Sunday, December 12, 2010

6/20/1953 Sadie Erwin to Jeannie Dahlstrom

Sadie at P.O. Box 44, Enumclaw
Jeannie at 907 29th Ave S., Minneapolis

Dear Jeannie,

Your nice letter came yesterday and I was very happy to hear from you, and to hear you girls are having such a nice time.

I have intended writing you and Ruthie a letter all the week, but each day is so full I have kept putting it off for another day.

We are still having a lot of rain, and it is not hot here. You will be glad to come home and sleep under a blanket at night.

Aunt Ruth, Gary and I went down to Bellevue, Thursday. Aunt Stella gave me a permanent. My hair is real curly now.

Your mother, Daddy and Gail came home that day from their fishing trip up at Neah Bay. We had some of the salmon your mother caught. It was oh so good.

I have another old nickel for you. When you come home will come down to see you. Perhaps we can meet your train. We miss you girls a lot, and the house seems funny with just Gail there.

Grandpa and I plan to go up to the cabin after work tomorrow if the weather is nice. We will be thru work at 5 o’clock. Aunt Helen said they might come up tomorrow too.

Give my best wishes to your Grandma and all the folks there. I’ll write again before you leave.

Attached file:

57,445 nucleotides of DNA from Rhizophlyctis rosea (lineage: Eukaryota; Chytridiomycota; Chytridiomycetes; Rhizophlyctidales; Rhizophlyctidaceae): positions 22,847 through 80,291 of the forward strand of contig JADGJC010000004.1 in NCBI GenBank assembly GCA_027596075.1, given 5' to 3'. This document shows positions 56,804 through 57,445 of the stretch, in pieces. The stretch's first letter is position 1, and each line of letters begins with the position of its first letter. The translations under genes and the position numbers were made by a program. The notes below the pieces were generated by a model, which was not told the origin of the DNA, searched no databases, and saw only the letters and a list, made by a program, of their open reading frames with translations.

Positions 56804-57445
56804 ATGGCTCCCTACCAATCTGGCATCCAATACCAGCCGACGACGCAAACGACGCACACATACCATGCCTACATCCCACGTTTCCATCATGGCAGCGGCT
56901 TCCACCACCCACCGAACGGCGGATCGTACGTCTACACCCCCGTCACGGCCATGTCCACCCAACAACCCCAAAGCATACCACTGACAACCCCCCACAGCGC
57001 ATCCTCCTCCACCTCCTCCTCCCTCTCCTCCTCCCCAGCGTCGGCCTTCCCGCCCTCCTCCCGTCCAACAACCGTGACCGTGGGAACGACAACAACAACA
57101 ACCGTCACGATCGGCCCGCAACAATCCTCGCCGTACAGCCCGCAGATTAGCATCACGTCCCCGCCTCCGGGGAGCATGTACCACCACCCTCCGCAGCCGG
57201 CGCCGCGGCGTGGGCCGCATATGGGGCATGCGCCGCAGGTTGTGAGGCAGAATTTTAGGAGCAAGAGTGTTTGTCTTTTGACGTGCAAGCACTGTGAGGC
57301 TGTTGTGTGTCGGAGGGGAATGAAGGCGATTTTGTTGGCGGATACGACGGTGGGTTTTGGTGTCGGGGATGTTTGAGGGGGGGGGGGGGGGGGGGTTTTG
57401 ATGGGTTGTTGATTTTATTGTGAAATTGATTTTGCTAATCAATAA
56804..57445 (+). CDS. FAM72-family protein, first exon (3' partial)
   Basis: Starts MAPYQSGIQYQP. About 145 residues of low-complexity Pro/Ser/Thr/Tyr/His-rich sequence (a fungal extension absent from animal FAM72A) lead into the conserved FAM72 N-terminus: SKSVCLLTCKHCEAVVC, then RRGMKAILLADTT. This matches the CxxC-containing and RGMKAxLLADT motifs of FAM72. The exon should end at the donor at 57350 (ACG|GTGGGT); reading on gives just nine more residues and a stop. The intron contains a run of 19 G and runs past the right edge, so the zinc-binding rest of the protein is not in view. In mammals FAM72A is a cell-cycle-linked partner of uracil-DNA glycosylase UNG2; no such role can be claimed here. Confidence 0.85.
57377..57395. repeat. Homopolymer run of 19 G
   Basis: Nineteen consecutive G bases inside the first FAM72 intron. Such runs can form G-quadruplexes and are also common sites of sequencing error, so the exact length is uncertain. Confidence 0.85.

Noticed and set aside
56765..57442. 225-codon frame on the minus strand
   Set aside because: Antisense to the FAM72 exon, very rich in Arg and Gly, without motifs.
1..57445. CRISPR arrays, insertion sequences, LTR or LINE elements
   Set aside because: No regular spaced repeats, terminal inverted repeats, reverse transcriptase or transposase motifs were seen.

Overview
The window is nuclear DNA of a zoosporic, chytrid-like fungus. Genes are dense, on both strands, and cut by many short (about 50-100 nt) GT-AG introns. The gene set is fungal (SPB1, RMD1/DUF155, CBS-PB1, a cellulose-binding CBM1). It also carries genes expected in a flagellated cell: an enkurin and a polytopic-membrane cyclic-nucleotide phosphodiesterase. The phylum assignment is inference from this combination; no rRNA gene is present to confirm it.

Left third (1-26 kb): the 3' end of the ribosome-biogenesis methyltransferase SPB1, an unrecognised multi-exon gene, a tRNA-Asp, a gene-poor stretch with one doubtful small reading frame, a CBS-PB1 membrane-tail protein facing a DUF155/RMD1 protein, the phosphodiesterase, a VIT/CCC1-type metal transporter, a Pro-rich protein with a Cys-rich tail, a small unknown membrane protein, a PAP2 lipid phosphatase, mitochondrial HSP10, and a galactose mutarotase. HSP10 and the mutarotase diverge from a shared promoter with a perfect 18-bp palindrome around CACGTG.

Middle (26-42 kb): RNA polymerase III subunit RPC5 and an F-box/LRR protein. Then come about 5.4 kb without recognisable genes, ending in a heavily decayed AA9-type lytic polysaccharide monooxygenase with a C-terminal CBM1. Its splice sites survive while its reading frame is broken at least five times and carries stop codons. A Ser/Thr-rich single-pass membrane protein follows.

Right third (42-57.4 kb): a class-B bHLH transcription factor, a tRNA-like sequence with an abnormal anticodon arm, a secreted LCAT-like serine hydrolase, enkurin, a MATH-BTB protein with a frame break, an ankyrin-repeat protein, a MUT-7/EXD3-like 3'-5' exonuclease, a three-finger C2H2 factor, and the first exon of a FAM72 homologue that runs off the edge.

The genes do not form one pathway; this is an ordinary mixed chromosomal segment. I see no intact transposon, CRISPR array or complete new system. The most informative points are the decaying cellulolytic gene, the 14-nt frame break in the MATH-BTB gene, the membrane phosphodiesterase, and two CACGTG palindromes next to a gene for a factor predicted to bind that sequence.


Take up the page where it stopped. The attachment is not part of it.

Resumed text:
Much love to you and Ruthie,

Grandma Erwin

12/13/1944 Jim Erwin to Gladys Dahlstrom

Jim in India
Gladys at 9007 S. Elizabeth, Chicago

Dear Gladys,

Just returned from a twenty-one day furlough in Calcutta. Had a wonderful time. Like all leaves, hated to come back.

Was able to buy cokes, ice cream, steaks, fried chicken, seafood, everything a guy would want. My buddy and I went together. Two other fellows from the squadron came down a few days later so the four of us really had a time of it.

Your nice big package and lovely letter was waiting for me here at camp. Am really tempted to open the package but will wait until the twenty-fifth. Packages from mother and Elizabeth came too. I’ve got letters stacked high and don’t think I’ll get to answer them all in time for Christmas. If you get this, and I hope you do, it will just make it.

In mother’s last letter she said Cully has signed up and is playing now. Bet he is happy about it too. This is probably his last season so hope he has a wonderful one.

Vi wrote a nice letter to me and also sent a card. I’ll write a letter to her right after the holidays. I’ll never forget her playing “Wedding of the Painted Doll” on the piano. That must have been about ten years ago.

Don’t doubt that Wally is sick of his station. He certainly has been there a long time. He would be glad to be there tho once he was sent overseas. Hope he won’t have to leave.

We do have a couple of towns fairly close by but don’t go in very often. Once you’ve seen one of these small towns you’ve seen them all.

It’s getting so cold in the evenings, it’s hard to remember how awful hot the summer was. Imagine we’ll know again in a few months.

This is short Glad but must write to Stella and Helen yet tonight. Thanks again for the nice package and all of you have a very merry Christmas.